cazzie's avatar

Over the counter stuff didn’t work for me, neither did gaffer tape or any ‘home remedies’. Mine was on the very base of my heel and I couldn’t walk. I needed two freezing sessions at the doctor and she was pretty brutal with the stuff, with my blessing and encouragement. Fixed the damn thing right up.

ibstubro's avatar

Yes, I’ll give it some thought, @JLeslie. I hardly remember at time in my life that I was wart free. Not sure there has been such a time.

JLeslie's avatar

Warts are contagious. If you don’t get rid of them then they can multiply on you. Some people probably are more susceptible than others to growing warts. Are they just on your feet? Do you shower in public places like a gym?

ibstubro's avatar

Yes they are only on my feet, and I do not shower in public places. I remember being down to one wart, and I should have sought treatment then.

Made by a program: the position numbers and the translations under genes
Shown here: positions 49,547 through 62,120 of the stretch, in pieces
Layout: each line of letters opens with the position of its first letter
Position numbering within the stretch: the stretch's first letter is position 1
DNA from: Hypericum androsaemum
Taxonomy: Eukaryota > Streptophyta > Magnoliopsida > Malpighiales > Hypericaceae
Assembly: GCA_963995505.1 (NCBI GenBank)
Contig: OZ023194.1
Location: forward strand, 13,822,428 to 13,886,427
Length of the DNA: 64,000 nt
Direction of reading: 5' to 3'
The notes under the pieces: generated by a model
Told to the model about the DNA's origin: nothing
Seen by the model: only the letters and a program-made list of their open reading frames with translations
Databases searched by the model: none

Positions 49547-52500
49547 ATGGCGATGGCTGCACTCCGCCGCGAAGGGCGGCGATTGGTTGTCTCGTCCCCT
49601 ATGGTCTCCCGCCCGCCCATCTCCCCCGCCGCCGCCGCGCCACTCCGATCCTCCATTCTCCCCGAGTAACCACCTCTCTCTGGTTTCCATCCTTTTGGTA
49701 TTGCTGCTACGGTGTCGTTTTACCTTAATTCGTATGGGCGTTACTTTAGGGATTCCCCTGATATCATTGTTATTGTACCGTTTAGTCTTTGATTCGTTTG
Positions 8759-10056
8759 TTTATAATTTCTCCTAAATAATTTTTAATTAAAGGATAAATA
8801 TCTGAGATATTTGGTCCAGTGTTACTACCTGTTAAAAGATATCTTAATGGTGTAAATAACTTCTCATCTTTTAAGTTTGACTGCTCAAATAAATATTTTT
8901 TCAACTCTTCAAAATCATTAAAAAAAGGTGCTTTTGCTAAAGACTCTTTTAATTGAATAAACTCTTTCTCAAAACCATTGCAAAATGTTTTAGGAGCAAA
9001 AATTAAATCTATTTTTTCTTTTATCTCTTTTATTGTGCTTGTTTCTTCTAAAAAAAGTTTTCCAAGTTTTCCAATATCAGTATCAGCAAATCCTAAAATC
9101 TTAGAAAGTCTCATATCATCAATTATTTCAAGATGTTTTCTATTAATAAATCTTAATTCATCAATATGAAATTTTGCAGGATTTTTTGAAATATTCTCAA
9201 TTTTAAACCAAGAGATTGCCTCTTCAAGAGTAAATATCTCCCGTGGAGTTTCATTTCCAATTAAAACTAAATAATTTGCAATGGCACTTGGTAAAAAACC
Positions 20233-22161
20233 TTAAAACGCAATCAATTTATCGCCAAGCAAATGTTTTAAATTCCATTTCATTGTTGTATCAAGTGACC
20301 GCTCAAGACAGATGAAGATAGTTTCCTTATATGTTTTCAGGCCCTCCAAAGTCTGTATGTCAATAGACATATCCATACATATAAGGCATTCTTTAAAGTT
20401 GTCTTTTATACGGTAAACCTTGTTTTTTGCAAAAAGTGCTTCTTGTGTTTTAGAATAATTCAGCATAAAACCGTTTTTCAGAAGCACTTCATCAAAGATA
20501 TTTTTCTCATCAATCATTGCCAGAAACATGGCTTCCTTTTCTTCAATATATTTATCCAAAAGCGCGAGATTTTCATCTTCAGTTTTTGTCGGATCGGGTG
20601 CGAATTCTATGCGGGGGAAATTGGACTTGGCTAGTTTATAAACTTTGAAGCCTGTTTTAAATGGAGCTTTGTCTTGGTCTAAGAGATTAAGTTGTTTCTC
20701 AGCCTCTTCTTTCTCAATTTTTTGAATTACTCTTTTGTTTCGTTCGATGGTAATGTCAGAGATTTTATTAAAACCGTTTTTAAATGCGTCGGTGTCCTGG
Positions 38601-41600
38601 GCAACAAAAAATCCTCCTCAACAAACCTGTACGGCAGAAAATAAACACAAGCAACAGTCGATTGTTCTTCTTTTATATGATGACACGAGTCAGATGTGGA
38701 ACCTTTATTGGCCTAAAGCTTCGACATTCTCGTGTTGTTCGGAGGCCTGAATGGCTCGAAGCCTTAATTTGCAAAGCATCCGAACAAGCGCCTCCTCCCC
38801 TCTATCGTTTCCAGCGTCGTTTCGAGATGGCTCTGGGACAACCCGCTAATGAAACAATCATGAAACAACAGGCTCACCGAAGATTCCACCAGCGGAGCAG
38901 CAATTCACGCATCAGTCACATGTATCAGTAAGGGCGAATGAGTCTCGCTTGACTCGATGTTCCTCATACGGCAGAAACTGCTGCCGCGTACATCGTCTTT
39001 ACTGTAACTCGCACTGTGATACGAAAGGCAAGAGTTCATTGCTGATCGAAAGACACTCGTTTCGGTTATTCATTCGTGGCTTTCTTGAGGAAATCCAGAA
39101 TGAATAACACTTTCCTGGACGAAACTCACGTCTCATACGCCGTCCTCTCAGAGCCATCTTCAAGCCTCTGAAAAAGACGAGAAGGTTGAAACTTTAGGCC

Funny, I have a couple of places on my fingers that feel like embedded warts, but they’ve never broken the surface. I suspect that if I had my feet treated, the warts would break out on my hands.

kritiper's avatar

I talked to a guy once who said his uncle had warts. His mother fed him TONS of squash until they went away. Squash is high in vitamin A. (Doubt this info will help but thought I might throw it out here anyway.)

JLeslie's avatar

@ibstubro My suggestion, and I am not a doctor, is call the derm, see if they are going to charge per wart. I really don’t know how that is charged. If you are just charged a flat fee to come in and get treated think about it, because they will zap them all at once. You might need one follow up treatment, but I never have. I never had plantars warts, but I have had two warts removed at separate times at the doctor. I would warn your don’t let them use that extra topical stuff that can be put on after they freeze it if they freeze it. The first time I had a wart removed they just froze it and it heeled perfectly never to show up again. The second one, years later totally different part of my body, the doctor added this stuff after freezing it that I feel was unnecessary and it burned the neighboring skin. I thought they were putting some sort of antibiotic ointment, I’m still annoyed about it. Although, maybe if yours is a tough case that sort of ointment will help? As I said I am not a doctor, just sharing my experience.